Race and the decision to seek the death penalty in federal cases [electronic resource] / Stephen P. Klein, Richard A. Berk, Laura J. Hickman
- Klein, Stephen P., 1938-
- Santa Monica, CA : RAND, 2006.
- Additional Creators:
- Berk, Richard A.
Hickman, Laura J.
Rand Infrastructure, Safety, and Environment (Organization)
Public Safety and Justice Program (Rand Corporation)
National Institute of Justice (U.S.)
- Restrictions on Access:
- License restrictions may limit access.
- Introduction and Background -- Data collection methods -- Description of data on key variables -- A statistical analysis of charging decisions in death-eligible federal cases: 1995-2000 -- Supporting data for Klein, Freedman, and Bolus -- Race and the federal death penalty chapter -- The predictors used -- Charging decisions in death-eligible federal cases (1995-2000): arbitrariness, capriciousness, and regional variation -- Differences among defendants -- Summary of Findings and Conclusions -- Appendix A: About the authors -- Appendix B: Two advisory committees -- Appendix C: Capital-eligible offenses -- Appendix D: Coding forms and rules -- Appendix E: Training agenda -- Appendix F: Case summary form.
- This study examined the relationship between the federal government's decision to seek the death penalty in a case and that case's characteristics, including the defendant's and victim's races. This research began by identifying the types of data that would be appropriate and feasible to gather. Next, case characteristics were abstracted from Department of Justice Capital Case Unit (CCU) files. Defendant- and victim-race data were obtained from electronic files. Finally, three independent teams used these data to investigate whether charging decisions were related to defendant or victim race. The teams also examined whether these decisions were related to case characteristics and geographic area. There are large race effects in the raw data that are of concern. However, all three teams found that controlling for nonracial case characteristics eliminated these effects, and that these characteristics could predict the seek decision with 85 to 90 percent accuracy. These findings support the view that decisions to seek the death penalty were driven by heinousness of crimes rather than by race. Nevertheless, these findings are not definitive because of the difficulties in determining causation from statistical modeling of observational data.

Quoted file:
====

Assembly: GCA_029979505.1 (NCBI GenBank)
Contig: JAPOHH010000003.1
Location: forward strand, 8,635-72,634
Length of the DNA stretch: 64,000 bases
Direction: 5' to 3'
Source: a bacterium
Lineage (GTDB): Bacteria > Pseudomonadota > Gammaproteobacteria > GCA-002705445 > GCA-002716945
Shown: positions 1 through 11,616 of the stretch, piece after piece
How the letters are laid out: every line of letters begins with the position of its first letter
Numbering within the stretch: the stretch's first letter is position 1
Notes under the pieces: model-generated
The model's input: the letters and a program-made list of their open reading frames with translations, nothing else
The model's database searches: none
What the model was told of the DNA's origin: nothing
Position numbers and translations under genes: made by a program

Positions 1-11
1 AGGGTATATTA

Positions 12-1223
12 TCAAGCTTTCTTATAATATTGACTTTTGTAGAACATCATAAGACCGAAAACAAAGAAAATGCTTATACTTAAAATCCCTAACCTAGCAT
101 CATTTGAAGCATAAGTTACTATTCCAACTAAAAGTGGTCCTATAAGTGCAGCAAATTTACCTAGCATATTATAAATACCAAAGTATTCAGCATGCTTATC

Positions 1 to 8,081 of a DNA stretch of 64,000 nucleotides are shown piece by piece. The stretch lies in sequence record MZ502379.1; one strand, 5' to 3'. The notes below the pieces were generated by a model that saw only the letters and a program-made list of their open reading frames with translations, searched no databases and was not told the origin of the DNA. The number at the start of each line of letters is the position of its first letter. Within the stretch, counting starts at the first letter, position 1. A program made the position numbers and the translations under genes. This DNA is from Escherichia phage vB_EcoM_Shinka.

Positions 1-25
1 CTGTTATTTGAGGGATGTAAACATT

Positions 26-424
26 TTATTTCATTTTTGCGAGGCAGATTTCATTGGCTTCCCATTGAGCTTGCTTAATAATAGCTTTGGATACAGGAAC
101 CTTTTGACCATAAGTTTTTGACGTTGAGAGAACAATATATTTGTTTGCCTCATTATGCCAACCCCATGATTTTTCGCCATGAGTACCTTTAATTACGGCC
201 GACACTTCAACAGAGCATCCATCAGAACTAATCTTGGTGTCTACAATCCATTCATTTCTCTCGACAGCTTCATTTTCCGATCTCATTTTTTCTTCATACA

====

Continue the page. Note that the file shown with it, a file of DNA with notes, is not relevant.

- 0833039660 (pbk. : alk. paper)
- Title from title screen (viewed on July 21, 2006).
Document formatted into pages; contains 181 pages.
"RAND Infrastructure, Safety, and Environment."
"This research was conducted under the auspices of the Safety and Justice Program within RAND Infrastructure, Safety, and Environment (ISE)"--Pref.
- Bibliography Note:
- Includes bibliographical references.
- Technical Details:
- Mode of access: internet via WWW.
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